For the first time in Oregon’s history, marijuana is included in the state’s economic forecast presented to Gov. Kate Brown each fiscal quarter.
Presented by the Office of Economic Analysis’ Department of Administrative Services (DAS), the purpose of this statewide economic forecast is to “provide information to planners and policy makers in state agencies and private organizations for use in their decision making processes.”
As hopeful entrepreneurs pour millions of dollars into the Oregon cannabis industry, this economic outlook can advise business owners on trends in their nascent enterprise.
So far, Oregon’s first year of recreational marijuana sales has exceeded Washington’s first year, while only slowly trailing behind Colorado’s first year (after adjusting for population size).
Since Oregon has only been selling recreational marijuana for one year, and the Oregon Liquor Control Commission (OLCC) purposely staggered licenses to not overwhelm their small workforce, the numbers for this year should not be completely relied upon as a forecast for the future. The document states that the sales and tax collections of recreational marijuana remain “highly uncertain” and that there “have been substantial changes during this time that complicated any analysis.”
To clarify these substantial changes, one year ago recreational sales began for only dried cannabis flower. As the months went on and more businesses were granted production licenses, a full range of products began flooding the market. Oregon has yet to see a complete year with sales of cannabis flower, extracts, edibles, and topicals.
There were also changes in the tax rates halfway throughout the year — early-start sales through medical dispensaries were taxed at 25%, while OLCC licensed retailers are now taxed at 17%, with the option for each city to vote on adding an additional 3%.
With all the changes in the last year, it is difficult to gain a solid understanding of the economic forecast. Luckily, we have two other legal states, Washington and Colorado, to look to for economic trends — both states have seen booming growth in terms of sales and tax revenue in year two.
While optimism for the future is strong, the DAS office is “not forecasting revenues to be quite as strong as those seen in Colorado over their second and third years.” Simply because of the highly uncertain nature of this industry.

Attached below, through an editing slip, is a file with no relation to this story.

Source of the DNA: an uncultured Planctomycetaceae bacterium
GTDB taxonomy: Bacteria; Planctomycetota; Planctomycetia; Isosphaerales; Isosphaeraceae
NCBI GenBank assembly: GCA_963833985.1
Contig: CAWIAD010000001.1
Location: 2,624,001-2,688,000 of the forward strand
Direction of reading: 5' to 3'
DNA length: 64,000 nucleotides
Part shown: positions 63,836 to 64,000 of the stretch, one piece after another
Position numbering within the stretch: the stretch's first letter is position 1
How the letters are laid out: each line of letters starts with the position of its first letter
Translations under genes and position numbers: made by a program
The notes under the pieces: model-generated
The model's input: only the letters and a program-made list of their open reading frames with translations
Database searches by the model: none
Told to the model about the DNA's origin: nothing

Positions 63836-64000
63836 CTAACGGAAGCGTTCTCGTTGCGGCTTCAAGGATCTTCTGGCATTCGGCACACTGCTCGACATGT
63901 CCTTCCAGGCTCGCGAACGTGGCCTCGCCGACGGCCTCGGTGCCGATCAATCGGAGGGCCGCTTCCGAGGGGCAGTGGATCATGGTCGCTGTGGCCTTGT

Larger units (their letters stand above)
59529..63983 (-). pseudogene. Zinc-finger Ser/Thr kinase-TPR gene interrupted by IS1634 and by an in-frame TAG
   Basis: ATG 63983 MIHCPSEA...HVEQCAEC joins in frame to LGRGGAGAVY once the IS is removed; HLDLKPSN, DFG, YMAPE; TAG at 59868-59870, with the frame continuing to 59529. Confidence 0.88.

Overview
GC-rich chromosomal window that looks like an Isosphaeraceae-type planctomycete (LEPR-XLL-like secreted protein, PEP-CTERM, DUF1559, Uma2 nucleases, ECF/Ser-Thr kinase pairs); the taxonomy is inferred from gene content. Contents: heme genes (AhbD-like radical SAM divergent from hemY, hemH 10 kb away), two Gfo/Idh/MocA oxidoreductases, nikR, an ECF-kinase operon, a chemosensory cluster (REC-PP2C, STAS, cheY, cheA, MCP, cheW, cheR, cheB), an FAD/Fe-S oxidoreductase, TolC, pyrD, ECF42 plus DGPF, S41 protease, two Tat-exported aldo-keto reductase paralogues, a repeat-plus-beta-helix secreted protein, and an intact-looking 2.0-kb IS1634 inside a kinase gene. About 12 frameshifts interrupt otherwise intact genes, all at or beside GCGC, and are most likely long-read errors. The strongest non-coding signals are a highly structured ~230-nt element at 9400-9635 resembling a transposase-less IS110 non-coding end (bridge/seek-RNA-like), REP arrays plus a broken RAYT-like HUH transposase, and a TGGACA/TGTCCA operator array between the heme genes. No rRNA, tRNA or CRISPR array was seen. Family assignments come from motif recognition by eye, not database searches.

One risk pointed out in the document is that the supply might not be able to meet the demand. Oregon has already experienced regulatory bottlenecks where companies are unable to get their licenses, renewals, or tests completed in a timely manner — and this may happen again as the OLCC adjusts regulations over the next couple of years.
While there are certainly many threats to the next year of recreational marijuana tax revenue such as the federal government, the overall price of marijuana decreasing, and the aforementioned regulatory bottlenecking — there are also many encouraging factors that could increase sales such as more social acceptance, more conversions from the medical market to recreational market, and more conversions from the black market to the recreational market.
The overall feel of the economic forecast was cautiously optimistic. Sales and tax revenue are increasing but the last year of numbers is not solid enough to make a reliable prediction.
However, a current bill in the Oregon Senate that would allow marijuana smoking lounges would certainly boost cannabis sales and Oregon tourism. It’s a controversial bill, but currently, public consumption of marijuana is illegal — the only place where it is legal to consume marijuana is in a private residence which leaves those renting, living in government housing, or visiting from out of state with nowhere to consume legally.
Read the Complete Oregon Economic and Revenue Forecast here.